The weather has been strangely pleasant the last few days, with the lapse in the rain - although replaced by cool and frosty conditions - very much welcome.
A small portion of farmers continue to have some youngstock out at grass, while the conditions underfoot for grazing forage crops have improved with the dry cold weather.
Caution should be exercised when allocating in frosty weather, as frost can increase the nitrate levels of the brassicas and cause nitrate poisoning.
When frost is present, leave allocating a fresh strip until mid-morning when the sun has burned off the frost.
On grass paddocks, a closing cover should now be taken. Growth rates have fallen into the single figures (average 9kg DM/ha) and will likely drop lower. Taking a closing cover is primarily to see where the farm sits regarding grass supply come next spring. Pasturebase Ireland data shows that average covers are sitting at 670kg DM/ha, which is pretty much bang on for dairy farms stocked at 3LU/ha on the milking platform.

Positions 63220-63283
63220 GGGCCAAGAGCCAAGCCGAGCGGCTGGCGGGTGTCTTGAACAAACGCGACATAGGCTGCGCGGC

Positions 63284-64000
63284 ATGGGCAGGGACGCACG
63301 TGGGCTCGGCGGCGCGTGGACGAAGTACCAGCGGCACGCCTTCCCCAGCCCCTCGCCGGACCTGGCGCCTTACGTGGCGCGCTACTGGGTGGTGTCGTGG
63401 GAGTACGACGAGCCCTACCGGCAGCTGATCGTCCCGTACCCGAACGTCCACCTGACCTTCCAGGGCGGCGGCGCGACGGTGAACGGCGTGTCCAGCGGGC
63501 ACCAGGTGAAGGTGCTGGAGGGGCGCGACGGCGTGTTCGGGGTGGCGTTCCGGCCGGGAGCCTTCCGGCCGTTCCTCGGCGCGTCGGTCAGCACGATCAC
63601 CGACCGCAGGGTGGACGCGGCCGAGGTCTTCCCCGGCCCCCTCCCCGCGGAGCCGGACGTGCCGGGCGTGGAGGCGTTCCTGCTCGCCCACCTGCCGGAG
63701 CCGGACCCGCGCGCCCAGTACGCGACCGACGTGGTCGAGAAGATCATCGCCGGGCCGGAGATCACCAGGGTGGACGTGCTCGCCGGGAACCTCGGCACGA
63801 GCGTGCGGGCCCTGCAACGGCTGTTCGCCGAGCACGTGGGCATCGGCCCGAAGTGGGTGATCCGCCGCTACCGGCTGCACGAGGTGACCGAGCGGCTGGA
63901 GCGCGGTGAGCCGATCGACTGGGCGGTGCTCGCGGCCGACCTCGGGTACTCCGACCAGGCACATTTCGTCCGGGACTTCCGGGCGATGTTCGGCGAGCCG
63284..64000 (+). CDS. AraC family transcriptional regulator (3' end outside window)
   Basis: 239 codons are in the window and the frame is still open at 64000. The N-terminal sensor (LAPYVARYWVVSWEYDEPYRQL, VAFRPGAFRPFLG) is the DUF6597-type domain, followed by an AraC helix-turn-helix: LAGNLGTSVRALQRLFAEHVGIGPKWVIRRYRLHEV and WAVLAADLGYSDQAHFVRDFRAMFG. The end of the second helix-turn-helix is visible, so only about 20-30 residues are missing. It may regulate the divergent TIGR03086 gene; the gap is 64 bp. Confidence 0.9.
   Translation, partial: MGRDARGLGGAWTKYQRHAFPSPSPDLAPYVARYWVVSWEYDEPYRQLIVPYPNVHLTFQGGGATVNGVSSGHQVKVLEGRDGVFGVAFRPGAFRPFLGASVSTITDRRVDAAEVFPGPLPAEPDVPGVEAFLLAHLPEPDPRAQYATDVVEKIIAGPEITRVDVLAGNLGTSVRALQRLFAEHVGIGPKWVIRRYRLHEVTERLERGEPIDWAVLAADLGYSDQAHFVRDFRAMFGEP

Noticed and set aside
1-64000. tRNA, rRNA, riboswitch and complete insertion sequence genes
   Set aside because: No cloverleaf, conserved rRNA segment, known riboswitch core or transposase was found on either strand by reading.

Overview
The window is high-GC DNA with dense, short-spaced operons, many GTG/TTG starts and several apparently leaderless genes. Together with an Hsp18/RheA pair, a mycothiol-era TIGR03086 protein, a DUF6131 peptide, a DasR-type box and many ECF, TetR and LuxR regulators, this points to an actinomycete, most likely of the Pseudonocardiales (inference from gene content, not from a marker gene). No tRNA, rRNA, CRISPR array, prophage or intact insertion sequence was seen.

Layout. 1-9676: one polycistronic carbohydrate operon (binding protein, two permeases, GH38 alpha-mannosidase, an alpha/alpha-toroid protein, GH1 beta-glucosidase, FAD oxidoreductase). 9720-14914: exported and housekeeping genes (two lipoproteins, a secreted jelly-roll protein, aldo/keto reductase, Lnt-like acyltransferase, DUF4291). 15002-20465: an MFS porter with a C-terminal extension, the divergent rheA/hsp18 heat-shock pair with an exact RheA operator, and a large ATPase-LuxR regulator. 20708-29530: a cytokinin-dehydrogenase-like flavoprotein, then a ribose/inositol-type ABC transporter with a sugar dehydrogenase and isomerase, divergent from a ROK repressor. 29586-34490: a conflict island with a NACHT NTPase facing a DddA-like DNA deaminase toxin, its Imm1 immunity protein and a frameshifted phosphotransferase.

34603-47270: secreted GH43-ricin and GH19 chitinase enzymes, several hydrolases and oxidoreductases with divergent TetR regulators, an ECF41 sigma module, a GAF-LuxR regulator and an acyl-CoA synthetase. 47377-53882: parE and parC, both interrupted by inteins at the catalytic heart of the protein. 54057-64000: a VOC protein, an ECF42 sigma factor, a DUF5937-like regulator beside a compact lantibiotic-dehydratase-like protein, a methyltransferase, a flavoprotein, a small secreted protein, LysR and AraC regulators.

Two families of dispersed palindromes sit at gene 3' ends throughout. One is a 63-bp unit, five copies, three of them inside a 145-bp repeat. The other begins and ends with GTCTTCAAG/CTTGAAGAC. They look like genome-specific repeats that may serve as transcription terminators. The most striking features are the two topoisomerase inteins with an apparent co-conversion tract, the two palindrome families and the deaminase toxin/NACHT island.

Drystock or lower-stocked dairy farms can be closer or slightly below the 600kg mark. Most paddocks should grow 100kg to 150kg DM/ha between now and the beginning of grazing next year.
If you are in the position where you have one or two paddocks with a cover or 2,000kg DM/ha or greater, the current weather may allow you to graze them off for the winter.
If you find that you are likely to be tight on grass, early nitrogen (N) application is very rarely the answer.
N utilisation will coincide with growth, meaning spreading excessive levels of slurry or urea when the closed period opens in January will yield a low return on investment.
If covers are to be lower than required come next February, keep some quality silage in the diet of fresh calved cows, alongside concentrates.